- The Washington Times - Saturday, October 17, 2009

It is a battle Eric Fehr has waged before: prove he deserves regular playing time for the Washington Capitals despite returning from a major injury and being deployed on one of the bottom two lines.

Oh, just for good measure: There is another injured player’s return on the horizon that could complicate matters, so he doesn’t have a lot of time to ease back into things.

Fehr spent his summer vacation rehabilitating his shoulders after having surgery to repair both labrums. It delayed his 2009-10 debut until last Saturday in Detroit, so he has played only three games and logged less than 30 minutes of ice time.

Still, the time for Fehr to produce is now.

“I want to start scoring right now. It is tough,” he said. “I know it is an uphill battle for me to put up big numbers since I haven’t played in a while. I definitely feel like I can contribute, and I want to start as soon as possible.”

About a week after the Caps lost to Pittsburgh in the Eastern Conference semifinals (a series Fehr missed the end of after a big hit from Ruslan Fedotenko), Fehr visited a doctor at the Cleveland Clinic.

He wasn’t sure what to expect, but the news wasn’t good. Fehr needed both labrums repaired and was given the option to fix one immediately and wait a year for the other or do both at the same time - a move that not every physician would sign off on.

Fehr, who earlier in his career was sidelined 10 months with a back injury, decided to get it over with all at once, so the next day he was on the operating table.

“I got it done and sat around for the next couple of weeks without being able to do anything and then started rehab as soon as I could,” said Fehr, who had to keep both arms in a sling and needed help from his wife to execute simple daily tasks.

When Fehr’s rehabilitation process began, he was limited to stretching his upper body and riding a stationary bike. Then it progressed to weight training, but at first he was using 1-pound weights.

“[It was] working all the small muscle groups and stuff you don’t think you have to be doing or haven’t done ever,” Fehr said. “I had to start from square one.”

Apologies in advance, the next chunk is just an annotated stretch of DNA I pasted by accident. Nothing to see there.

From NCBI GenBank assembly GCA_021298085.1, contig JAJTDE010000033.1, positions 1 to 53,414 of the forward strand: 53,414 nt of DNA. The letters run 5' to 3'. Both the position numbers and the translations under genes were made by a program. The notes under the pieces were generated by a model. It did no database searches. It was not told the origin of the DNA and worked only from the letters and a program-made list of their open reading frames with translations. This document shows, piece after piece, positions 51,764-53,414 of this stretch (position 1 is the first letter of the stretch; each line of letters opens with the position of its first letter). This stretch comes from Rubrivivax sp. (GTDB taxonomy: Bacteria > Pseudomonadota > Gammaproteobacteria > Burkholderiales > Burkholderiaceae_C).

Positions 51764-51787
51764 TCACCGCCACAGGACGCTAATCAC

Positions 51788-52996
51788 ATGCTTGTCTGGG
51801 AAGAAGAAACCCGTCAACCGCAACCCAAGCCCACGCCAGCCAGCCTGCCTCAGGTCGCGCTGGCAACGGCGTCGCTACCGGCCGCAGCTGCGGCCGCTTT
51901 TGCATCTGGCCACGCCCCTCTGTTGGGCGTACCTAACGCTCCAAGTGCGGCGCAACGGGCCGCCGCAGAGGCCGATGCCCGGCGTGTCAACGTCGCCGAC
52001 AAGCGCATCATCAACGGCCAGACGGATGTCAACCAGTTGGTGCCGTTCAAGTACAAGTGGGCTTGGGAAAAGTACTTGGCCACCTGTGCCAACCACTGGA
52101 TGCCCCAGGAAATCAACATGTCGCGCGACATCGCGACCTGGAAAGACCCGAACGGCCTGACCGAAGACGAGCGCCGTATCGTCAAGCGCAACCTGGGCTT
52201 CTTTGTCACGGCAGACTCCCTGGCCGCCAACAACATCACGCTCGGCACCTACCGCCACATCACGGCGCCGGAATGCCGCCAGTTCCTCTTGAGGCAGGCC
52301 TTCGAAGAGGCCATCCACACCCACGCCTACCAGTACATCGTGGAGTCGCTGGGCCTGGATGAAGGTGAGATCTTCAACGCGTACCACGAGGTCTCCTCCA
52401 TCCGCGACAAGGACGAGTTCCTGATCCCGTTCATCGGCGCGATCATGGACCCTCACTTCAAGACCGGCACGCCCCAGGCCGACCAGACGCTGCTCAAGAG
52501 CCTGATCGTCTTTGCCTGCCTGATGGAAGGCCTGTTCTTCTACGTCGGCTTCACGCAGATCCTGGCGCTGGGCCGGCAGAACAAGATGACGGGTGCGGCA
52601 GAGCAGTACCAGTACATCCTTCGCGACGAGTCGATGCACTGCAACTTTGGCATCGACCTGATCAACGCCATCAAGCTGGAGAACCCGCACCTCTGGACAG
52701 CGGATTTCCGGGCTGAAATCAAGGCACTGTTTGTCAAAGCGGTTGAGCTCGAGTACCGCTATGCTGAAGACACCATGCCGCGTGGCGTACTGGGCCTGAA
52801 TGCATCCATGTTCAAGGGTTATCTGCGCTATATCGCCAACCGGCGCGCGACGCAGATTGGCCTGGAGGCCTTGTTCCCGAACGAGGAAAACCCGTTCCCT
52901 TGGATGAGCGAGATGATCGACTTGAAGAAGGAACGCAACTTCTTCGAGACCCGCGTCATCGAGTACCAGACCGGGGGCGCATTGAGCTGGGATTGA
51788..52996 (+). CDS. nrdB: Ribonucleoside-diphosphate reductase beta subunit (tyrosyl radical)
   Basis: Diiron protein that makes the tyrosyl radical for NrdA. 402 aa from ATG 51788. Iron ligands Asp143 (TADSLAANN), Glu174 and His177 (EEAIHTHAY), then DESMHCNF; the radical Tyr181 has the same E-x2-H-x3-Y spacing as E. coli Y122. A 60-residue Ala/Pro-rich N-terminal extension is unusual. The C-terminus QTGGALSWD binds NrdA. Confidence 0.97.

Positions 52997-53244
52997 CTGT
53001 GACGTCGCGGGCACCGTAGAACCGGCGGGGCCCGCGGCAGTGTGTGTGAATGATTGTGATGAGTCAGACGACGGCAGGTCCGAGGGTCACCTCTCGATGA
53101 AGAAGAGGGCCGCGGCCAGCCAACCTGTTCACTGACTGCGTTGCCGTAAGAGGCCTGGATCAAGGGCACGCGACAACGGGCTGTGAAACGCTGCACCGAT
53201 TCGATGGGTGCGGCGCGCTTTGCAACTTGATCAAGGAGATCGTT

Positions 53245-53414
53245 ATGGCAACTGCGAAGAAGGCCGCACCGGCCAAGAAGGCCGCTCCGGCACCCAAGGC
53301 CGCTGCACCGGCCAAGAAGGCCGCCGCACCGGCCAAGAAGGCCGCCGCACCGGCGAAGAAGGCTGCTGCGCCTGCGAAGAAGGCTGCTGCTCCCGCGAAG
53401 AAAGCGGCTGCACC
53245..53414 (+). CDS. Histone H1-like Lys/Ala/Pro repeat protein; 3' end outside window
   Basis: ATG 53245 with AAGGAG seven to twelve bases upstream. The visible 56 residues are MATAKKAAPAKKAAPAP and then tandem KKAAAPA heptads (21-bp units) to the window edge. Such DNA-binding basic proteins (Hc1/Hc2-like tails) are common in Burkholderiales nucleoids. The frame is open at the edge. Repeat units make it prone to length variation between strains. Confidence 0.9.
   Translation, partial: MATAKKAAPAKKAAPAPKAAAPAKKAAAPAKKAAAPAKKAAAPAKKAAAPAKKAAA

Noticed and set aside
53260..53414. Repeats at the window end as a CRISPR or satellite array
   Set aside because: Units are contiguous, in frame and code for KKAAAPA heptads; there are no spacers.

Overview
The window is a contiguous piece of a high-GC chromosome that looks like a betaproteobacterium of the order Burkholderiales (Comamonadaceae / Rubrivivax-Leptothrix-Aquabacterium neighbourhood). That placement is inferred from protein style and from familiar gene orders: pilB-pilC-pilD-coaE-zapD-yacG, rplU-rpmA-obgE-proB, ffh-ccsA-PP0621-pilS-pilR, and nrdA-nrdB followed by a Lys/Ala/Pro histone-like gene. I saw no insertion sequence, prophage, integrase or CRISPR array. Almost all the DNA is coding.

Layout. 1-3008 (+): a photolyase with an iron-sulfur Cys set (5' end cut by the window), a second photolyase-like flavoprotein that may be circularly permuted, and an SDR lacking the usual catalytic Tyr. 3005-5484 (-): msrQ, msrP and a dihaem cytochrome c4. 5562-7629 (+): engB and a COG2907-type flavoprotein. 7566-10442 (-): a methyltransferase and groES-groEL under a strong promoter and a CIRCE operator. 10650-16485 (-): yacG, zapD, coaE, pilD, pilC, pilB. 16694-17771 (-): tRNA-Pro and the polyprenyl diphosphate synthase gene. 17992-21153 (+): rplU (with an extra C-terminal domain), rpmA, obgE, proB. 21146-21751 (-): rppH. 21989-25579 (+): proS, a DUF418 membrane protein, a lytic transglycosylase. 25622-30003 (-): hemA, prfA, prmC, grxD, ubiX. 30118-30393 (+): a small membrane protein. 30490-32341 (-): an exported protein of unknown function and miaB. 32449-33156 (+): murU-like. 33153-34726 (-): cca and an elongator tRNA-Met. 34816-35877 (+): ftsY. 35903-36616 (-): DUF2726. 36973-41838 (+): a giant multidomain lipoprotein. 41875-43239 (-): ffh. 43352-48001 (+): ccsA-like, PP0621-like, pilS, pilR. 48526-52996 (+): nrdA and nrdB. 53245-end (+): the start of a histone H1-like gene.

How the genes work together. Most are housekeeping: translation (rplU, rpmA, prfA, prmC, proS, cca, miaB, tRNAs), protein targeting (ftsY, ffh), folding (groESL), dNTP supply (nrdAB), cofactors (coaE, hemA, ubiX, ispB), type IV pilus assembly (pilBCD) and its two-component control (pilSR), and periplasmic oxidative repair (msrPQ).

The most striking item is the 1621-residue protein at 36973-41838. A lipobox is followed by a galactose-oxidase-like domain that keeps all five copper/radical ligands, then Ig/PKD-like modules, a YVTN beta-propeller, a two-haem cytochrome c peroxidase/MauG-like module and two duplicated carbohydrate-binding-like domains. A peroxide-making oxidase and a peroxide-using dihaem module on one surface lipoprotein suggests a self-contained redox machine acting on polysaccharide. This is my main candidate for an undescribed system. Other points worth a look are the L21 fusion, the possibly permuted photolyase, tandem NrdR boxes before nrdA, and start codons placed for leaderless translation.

He wasn’t allowed to ask for clearance from a doctor until four months had passed. Fehr started practicing with the team near the end of training camp, but he needed time to prove his shoulders were sound and to reach game shape.

The Caps wanted to send him to Hershey for a conditioning stint, but a lack of secondary scoring made them reconsider - when he was in his car on the way there. Fehr played in his natural spot on the right wing in his season debut on the third line with Chris Clark and David Steckel, but coach Bruce Boudreau had him on the left side the past two games.

“I don’t want to get overly critical of Eric, because he hasn’t had a training camp,” Boudreau said. “He’s played three games, but everyone else played three or four preseason games. We threw him right in the mix, which is why we wanted to, if we could have afforded to at the time, send him to Hershey for a few games. He’s getting a little bit more ice time each day, and I hope he’s getting a little more comfortable.”

Fehr drew a penalty in the first period Thursday against San Jose but missed a defensive assignment that led to the Sharks’ only goal. With Tomas Fleischmann close to returning from a blood clot in his leg, a crowded forward corps is about to be even more squeezed.

The Caps - and Boudreau in particular - are high on Fleischmann, so someone is going to have to sit to make room for him. Fehr has work to do to make sure he isn’t the one.

“I think there’s a lot of forwards that have to worry. It gives us an option,” Boudreau said. “I don’t know if it’s saying, ‘OK, Eric, you’re going to lose ice time,’ or whomever, but [Fleischmann] is a guy who at full strength we think is a valuable member of our team.

“I think [Fehr] has done an admirable job, but he’s got a ways to go before he’s where we think he should be.”

• Corey Masisak can be reached at cmasisak@washingtontimes.com.

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